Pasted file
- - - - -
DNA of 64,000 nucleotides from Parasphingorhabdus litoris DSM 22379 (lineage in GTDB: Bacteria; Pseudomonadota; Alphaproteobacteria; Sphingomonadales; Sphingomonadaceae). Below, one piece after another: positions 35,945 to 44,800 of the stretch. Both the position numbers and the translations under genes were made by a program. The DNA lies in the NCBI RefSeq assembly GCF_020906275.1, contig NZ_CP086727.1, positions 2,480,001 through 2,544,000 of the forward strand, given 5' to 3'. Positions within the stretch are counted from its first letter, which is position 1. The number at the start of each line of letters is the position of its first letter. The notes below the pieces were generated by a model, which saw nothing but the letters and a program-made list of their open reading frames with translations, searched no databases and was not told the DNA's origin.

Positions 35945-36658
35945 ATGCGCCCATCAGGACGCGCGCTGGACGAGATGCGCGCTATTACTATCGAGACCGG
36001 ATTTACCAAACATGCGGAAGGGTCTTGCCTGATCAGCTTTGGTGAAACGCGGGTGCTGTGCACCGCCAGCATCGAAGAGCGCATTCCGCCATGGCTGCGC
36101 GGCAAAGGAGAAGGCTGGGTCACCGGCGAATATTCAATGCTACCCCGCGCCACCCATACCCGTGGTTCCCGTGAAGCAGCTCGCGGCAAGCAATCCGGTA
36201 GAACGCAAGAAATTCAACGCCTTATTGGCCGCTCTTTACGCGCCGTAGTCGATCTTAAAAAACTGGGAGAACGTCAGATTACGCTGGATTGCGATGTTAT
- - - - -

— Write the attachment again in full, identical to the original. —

DNA of 64,000 nucleotides from Parasphingorhabdus litoris DSM 22379 (lineage in GTDB: Bacteria; Pseudomonadota; Alphaproteobacteria; Sphingomonadales; Sphingomonadaceae). Below, one piece after another: positions 35,945 to 44,800 of the stretch. Both the position numbers and the translations under genes were made by a program. The DNA lies in the NCBI RefSeq assembly GCF_020906275.1, contig NZ_CP086727.1, positions 2,480,001 through 2,544,000 of the forward strand, given 5' to 3'. Positions within the stretch are counted from its first letter, which is position 1. The number at the start of each line of letters is the position of its first letter. The notes below the pieces were generated by a model, which saw nothing but the letters and a program-made list of their open reading frames with translations, searched no databases and was not told the DNA's origin.

Positions 35945-36658
35945 ATGCGCCCATCAGGACGCGCGCTGGACGAGATGCGCGCTATTACTATCGAGACCGG
36001 ATTTACCAAACATGCGGAAGGGTCTTGCCTGATCAGCTTTGGTGAAACGCGGGTGCTGTGCACCGCCAGCATCGAAGAGCGCATTCCGCCATGGCTGCGC
36101 GGCAAAGGAGAAGGCTGGGTCACCGGCGAATATTCAATGCTACCCCGCGCCACCCATACCCGTGGTTCCCGTGAAGCAGCTCGCGGCAAGCAATCCGGTA
36201 GAACGCAAGAAATTCAACGCCTTATTGGCCGCTCTTTACGCGCCGTAGTCGATCTTAAAAAACTGGGAGAACGTCAGATTACGCTGGATTGCGATGTTAT